Atlanta food bank could be forced to close its doors next month

SWEEAC has served those in need for over 34 years, assisting over 5,000 families with weekly groceries. Donations have dried up since the pandemic and the organization is in crisis mode.

SWEEAC's busy warehouse in southwest Atlanta could close in a matter of weeks.

"We are facing closure," Board Chairman Daniel Scott told FOX 5's Deidra Dukes, "possibly next month, and with the amount of families we support, it really puts us in a bad situation."

Scott said the food bank is in dire financial straits, and needs an infusion of cash, $10,000, to fund the program through July. 

"Since the pandemic, we were promised a lot and thought we would have the money to continue our operations," Scott said.

SWEEAC relies on funding from businesses and corporations to purchase food items from the Atlanta Food Bank and other suppliers for distribution. 

Scott said several of those partners have stopped supporting SWEEAC when the economy took a downturn. 

SWEEAC's troubles come at a time when food pantries across the country are experiencing increased demand.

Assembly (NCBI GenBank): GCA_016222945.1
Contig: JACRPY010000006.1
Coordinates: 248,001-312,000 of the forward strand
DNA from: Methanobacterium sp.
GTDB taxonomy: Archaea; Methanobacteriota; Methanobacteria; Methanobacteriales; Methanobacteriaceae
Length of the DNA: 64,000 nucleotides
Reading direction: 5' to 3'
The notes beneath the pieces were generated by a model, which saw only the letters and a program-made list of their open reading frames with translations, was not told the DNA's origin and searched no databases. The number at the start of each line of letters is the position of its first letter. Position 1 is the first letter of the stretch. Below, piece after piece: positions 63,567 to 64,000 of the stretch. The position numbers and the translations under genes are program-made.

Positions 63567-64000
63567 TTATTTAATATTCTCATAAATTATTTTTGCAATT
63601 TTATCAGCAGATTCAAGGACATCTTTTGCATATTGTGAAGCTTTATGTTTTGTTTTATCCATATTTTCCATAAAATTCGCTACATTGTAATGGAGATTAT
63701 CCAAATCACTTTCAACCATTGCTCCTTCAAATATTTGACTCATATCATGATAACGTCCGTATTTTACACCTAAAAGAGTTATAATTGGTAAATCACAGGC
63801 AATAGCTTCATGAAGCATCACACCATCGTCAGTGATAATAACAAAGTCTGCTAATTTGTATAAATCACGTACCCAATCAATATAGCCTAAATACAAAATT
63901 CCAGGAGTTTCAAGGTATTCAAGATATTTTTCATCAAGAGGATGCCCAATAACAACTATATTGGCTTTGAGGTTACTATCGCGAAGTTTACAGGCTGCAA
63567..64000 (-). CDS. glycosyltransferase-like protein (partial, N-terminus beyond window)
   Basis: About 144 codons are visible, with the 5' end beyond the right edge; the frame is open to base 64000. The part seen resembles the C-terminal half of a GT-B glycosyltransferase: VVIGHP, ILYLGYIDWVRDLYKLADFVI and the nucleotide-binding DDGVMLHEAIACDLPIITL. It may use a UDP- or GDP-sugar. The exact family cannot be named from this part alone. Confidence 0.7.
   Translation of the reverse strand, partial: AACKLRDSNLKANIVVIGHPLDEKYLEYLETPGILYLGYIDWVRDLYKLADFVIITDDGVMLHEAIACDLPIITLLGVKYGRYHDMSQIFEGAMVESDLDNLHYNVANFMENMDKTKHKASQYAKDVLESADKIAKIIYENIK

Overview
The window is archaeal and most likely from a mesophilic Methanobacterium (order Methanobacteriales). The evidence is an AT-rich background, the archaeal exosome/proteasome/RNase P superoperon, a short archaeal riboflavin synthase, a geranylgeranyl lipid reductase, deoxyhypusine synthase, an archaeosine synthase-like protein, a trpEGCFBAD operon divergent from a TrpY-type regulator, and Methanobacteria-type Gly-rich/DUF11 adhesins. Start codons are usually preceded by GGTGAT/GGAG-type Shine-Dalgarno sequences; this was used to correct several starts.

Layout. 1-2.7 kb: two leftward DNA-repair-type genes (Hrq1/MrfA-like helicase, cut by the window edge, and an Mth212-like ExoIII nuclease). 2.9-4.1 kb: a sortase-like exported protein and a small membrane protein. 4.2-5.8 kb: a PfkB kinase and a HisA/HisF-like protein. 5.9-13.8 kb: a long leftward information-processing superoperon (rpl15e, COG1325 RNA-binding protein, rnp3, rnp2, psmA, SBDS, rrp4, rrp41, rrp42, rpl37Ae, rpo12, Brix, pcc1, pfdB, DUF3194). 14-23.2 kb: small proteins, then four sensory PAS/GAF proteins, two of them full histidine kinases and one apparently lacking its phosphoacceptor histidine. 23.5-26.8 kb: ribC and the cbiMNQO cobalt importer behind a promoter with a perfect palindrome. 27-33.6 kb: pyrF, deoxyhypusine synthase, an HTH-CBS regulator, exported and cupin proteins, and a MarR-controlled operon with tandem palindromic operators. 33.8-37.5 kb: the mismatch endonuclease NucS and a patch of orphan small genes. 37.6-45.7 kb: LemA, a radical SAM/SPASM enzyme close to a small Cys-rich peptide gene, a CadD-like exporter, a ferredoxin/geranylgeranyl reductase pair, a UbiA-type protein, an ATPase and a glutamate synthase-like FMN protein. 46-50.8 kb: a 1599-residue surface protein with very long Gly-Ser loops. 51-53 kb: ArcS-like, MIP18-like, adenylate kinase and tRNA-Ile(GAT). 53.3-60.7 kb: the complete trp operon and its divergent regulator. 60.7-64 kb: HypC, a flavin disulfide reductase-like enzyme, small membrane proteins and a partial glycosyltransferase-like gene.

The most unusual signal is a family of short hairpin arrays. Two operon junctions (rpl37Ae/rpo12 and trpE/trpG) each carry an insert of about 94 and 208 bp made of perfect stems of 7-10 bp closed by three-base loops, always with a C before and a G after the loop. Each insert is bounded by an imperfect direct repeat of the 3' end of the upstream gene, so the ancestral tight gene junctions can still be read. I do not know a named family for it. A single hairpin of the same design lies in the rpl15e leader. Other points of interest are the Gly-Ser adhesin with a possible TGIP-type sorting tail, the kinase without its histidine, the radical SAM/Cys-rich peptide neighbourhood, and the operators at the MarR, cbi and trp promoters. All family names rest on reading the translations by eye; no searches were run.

According to the food relief organization Feeding America, more than 53 million people received help from food banks and food pantries in 2021.

The organization Science For Georgia advocates for programs to combat food insecurity.  Executive Director Amy Sharma said the pandemic highlighted gaps in the system.

"Their support is important because food banks are kind of like your first line of defense. When they are local, and in your community, they are easier to access," said Sharma.

"You know it's not so much of us having to close our doors, it's the thought of those families have to go and find another organization to get food," Scott said. 

Scott worries about families who rely on SWEEAC to help put food on the table. 

"They would have to start that process all over again," said Scott. "Having those families having to do that, and the thought of that struggle with so many people facing food insecurities, it really breaks our heart."

SWEEAC is turning to the public for help to raise the funds needed. Anyone interested in learning more about the program or making a donation can find more information by going to